FILE PHOTO: The NYPD watch demonstrators protest against racial inequality in the aftermath of the death in Minneapolis police custody of George Floyd, in New York City, New York, U.S. June 11, 2020. Picture taken June 11, 2020. REUTERS/Idris Solomon
NEW YORK (Reuters) – A New York police officer was suspended on Sunday after a video posted online appeared to show him rendering a Black man unconscious in a chokehold during an arrest, a few days after city councillors voted to make it a crime for police to use the grip.
Scrutiny of the police has intensified across the country in the wake of the May 25 death of George Floyd, an unarmed Black man, during an arrest in Minneapolis. Video showed a white officer with his knee on Floyd’s neck for nearly nine minutes.
New York City Police Commissioner Dermot Shea called the apparent chokehold incident in New York “disturbing” and said the officer had been suspended without pay pending a full investigation. Shea also criticized the insulting language the arrested man had used.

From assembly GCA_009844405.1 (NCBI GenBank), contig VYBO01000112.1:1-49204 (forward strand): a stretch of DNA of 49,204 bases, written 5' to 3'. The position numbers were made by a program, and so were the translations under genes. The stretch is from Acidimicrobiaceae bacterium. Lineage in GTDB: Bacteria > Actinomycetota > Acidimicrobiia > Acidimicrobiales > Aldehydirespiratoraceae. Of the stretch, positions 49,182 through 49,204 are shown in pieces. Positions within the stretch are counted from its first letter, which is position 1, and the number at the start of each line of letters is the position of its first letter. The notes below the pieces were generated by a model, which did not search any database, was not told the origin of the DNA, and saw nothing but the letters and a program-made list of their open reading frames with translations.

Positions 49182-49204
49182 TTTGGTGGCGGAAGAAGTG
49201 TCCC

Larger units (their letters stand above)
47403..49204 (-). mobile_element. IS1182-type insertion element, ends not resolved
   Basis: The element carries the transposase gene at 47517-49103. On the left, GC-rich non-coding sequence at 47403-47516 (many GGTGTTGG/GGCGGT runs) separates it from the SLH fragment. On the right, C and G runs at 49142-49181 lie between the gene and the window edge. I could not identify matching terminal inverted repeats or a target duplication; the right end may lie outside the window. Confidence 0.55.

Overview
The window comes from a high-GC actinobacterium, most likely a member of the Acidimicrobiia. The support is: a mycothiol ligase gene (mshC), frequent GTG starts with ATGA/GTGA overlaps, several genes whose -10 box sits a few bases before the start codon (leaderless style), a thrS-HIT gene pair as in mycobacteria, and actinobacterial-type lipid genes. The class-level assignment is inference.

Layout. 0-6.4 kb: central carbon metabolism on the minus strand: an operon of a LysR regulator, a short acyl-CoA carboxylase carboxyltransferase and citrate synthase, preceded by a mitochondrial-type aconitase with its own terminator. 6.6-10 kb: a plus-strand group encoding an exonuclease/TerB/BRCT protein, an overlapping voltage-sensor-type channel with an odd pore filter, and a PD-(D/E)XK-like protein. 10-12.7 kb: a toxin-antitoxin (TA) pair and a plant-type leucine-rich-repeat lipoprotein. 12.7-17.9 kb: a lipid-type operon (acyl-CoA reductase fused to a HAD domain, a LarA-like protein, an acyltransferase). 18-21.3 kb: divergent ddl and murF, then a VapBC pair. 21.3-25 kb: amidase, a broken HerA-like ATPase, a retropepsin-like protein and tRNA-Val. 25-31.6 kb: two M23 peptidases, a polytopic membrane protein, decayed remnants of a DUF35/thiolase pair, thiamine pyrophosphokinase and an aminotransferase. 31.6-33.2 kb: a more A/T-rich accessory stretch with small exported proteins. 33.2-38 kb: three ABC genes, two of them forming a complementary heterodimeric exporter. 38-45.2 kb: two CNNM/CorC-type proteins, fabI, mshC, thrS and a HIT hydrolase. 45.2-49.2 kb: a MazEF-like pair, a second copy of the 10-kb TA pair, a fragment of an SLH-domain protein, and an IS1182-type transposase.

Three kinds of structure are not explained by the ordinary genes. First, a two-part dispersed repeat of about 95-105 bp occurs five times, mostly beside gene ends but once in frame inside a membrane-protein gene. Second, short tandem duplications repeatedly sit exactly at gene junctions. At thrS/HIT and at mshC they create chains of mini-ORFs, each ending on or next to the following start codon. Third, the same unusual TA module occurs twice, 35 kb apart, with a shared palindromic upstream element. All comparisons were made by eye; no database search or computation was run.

Shea said on Monday that the officers involved had shown “extreme restraint” in the minutes leading up to the apparent chokehold, in which three men, including the one who was taken down, cursed at the officers.
“I think people should be condemning the acts, in my opinion, of the individuals, the language they used,” Shea told New York Attorney Letitia James during a public hearing. James is investigating the use of force by police against protesters in the weeks since Floyd’s death.
“I feel most bad for the people that have to walk by on that boardwalk,” Shea said. “But at the end of that story, an officer put his hand around a person’s neck, and that person was dealt swiftly with, was suspended.”
Cellphone and police body-cam videos showed many officers restraining the man on his stomach and one officer wrapping his arm around the man’s neck. The New York Police Department banned chokeholds in 1993.
The man was arrested for being “disorderly” and was hospitalized after briefly falling unconscious, according to his lawyers at Queens Defenders. They called on the arresting officer to be prosecuted.
Reporting by Kanishka Singh in Bengaluru; Additional reporting by Jonathan Allen in New York; Editing by Angus MacSwan and Paul Simao